Equal protection: it's time for action
Our vice-chair Sandy McDonald is convinced that the law on physical punishment needs to reflect society's values today.
Last week, I was chatting to a work colleague who’s about to go on maternity leave to have her first child. It’s at this point that people ask: “Are you prepared?” While you can get the kit you need to feed and clothe your baby, we agreed you can’t ever fully prepare for the change in your life that comes with having children. One minute your life is largely as you’ve experienced it before; the next you have a 24-hour responsibility that never really leaves you. It’s a feeling in the back of your head that is with you wherever you go. That’s quite a shift.
Most of us begin as parents with very little guidance - only our own values and experiences. As a father of children, now aged 10 and 12, I know the days when you arrive home from work absolutely shattered to battles with children about homework, getting in the bath or bedtime. Everyone’s tired and tempers flare. At these times I have to work hardest to remind myself of the values I am trying to pass on to my children. I try to keep my voice down because that’s the kind of calm and reasoned adult I want my child to be. And when we do fall out and voices are raised, it’s most important the children know I love them and always will.
In past generations, the traditional role of a father was the ‘disciplinarian,’ dispensing the physical punishment that ‘teaches children a lesson’. Today, we have strong evidence that physical punishment teaches children entirely the wrong lesson. It destroys family relationships, creates resentment and divisions between parents and children that frequently last in to adulthood. So it’s a role that thankfully has mostly been left behind.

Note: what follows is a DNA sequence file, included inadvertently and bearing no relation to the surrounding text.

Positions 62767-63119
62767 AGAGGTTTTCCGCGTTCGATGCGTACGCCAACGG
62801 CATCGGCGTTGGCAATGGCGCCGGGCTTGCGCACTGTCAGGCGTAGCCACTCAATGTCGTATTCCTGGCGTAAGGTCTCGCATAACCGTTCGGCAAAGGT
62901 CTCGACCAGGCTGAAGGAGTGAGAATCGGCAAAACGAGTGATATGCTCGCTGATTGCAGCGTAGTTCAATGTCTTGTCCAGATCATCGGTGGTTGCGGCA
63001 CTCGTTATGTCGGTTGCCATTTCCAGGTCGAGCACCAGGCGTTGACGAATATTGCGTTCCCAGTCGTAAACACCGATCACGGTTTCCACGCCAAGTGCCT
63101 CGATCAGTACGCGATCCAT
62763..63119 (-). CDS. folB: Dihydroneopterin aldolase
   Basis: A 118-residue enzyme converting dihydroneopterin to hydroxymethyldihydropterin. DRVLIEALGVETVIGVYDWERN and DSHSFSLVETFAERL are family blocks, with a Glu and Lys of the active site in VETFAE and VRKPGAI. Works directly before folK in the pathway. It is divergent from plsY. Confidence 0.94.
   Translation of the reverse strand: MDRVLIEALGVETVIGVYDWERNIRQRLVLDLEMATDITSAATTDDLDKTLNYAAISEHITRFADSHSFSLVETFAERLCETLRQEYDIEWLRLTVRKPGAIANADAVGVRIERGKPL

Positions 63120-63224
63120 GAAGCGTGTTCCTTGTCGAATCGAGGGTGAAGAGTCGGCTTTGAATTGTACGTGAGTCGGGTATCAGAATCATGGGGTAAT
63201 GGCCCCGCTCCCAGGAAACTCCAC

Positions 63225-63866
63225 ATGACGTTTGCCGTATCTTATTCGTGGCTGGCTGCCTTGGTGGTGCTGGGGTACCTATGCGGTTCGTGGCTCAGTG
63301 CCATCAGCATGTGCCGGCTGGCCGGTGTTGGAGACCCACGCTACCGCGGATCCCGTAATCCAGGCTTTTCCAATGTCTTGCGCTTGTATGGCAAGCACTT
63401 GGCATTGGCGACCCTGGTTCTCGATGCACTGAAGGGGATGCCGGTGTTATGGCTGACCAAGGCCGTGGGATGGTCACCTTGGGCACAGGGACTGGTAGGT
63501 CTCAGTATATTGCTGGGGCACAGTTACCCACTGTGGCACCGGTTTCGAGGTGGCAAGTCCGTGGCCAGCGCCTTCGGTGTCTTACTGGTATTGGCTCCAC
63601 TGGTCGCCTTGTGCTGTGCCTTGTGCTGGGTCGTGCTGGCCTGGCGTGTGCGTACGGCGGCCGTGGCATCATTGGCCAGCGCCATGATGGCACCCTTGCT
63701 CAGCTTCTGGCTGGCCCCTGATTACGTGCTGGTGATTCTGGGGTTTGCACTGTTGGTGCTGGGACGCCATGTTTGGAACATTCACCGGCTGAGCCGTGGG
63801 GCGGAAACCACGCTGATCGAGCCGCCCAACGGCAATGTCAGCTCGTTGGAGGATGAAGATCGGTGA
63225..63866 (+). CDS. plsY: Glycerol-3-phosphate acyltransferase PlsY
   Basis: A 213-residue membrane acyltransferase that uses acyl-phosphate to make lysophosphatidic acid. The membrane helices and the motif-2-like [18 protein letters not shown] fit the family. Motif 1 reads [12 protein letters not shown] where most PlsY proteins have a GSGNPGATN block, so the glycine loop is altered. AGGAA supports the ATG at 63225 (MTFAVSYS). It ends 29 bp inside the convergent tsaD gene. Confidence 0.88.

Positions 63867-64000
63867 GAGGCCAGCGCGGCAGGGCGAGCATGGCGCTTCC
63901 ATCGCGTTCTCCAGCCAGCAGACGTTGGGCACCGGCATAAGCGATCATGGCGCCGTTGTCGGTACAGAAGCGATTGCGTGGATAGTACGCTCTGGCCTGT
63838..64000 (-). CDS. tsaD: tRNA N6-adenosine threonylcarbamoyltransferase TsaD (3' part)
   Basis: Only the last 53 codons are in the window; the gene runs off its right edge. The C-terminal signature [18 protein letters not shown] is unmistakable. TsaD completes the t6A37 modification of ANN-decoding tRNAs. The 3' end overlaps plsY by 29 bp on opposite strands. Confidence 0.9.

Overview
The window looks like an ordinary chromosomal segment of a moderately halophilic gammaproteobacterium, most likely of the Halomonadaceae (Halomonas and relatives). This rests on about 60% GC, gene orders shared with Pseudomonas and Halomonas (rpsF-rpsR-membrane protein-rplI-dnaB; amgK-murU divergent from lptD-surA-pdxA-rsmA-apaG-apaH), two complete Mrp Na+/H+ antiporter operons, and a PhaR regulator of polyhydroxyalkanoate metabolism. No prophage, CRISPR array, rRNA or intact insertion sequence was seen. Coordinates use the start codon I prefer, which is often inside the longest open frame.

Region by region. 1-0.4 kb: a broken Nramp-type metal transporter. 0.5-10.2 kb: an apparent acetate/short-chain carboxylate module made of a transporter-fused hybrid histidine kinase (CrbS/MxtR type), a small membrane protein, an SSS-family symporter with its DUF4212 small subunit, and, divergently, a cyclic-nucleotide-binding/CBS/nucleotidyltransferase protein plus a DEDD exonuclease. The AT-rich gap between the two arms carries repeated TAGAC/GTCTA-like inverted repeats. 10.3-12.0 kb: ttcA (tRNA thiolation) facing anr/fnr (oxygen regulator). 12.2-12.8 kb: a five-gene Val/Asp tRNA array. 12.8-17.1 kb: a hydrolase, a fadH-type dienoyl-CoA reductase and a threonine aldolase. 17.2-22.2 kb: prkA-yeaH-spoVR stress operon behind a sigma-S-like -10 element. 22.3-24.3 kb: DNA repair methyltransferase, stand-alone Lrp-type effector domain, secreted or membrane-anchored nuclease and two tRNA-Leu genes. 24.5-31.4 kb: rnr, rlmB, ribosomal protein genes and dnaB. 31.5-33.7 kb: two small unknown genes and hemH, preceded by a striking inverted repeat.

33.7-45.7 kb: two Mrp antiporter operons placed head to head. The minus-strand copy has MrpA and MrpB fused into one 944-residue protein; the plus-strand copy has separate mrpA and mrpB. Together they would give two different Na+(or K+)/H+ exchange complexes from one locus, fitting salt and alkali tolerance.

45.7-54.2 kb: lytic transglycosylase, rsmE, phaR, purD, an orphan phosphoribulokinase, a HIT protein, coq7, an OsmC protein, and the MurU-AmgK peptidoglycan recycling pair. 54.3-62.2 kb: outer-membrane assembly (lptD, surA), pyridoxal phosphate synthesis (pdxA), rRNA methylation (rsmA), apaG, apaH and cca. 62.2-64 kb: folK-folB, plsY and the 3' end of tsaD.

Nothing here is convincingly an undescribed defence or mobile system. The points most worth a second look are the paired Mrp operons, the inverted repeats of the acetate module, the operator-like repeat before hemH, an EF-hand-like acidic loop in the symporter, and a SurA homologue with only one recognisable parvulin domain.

As a role model for my children, I want to be an educator, a teacher of good values and, of course, a protector. I hope to also pass on, my curiosity about the world, my love of sport and a bunch of other things. (I intend to spend a lot of time with these people so we need to be able to talk and take part in sport while I still can!)
As a trustee with Children 1st, I know from parents who call ParentLine that physical punishment makes children’s behaviour worse not better. It’s at odds with parents’ protective instincts as they try to help their children thrive, keep safe and be happy.
Despite the clear research evidence and the experience of other countries, Scotland sends parents mixed signals. This is in part because the law is unclear. Despite children’s rights being clearly defined in the UN Convention on the Rights of the Child, there still exists a defence in Scottish law of “justifiable assault” of our children.
The mere idea that it is ever justifiable to assault children seems entirely at odds with most people’s values.
When society decides there is a better way to be, that’s when government needs to look at the law. That’s how women finally got the vote in the UK. It’s how we got better gun laws.
Time for action
As Sir Professor Michael Marmot, says in his introduction to the report “Equally Protected? A review of the evidence on physical punishment of children”: “It’s time for action.”
I commend John Finnie MSP for proposing the Children (Equal Protection from Assault) (Scotland) Bill, which backs up what social work bodies, children’s charities and academics say is the right thing to do based on overwhelming evidence. Research shows protecting children equally in the eyes of the law does not lead to prosecutions of parents for ‘smacking’, any more than it leads to prosecutions of adults for trivial assaults against other adults. Far from interfering, a change in the law provides an opportunity for us to encourage strong, loving family relationships.
If we really want Scotland to be the best place in the world to grow up, we should comply with international law - then go beyond it. Legal reform should be accompanied with significant investment in support for parents and carers so all children are raised in loving relationships, with clear boundaries, and effective role modelling of the behaviour we want to see in future generations. That’s an investment in the future any government should be proud to make.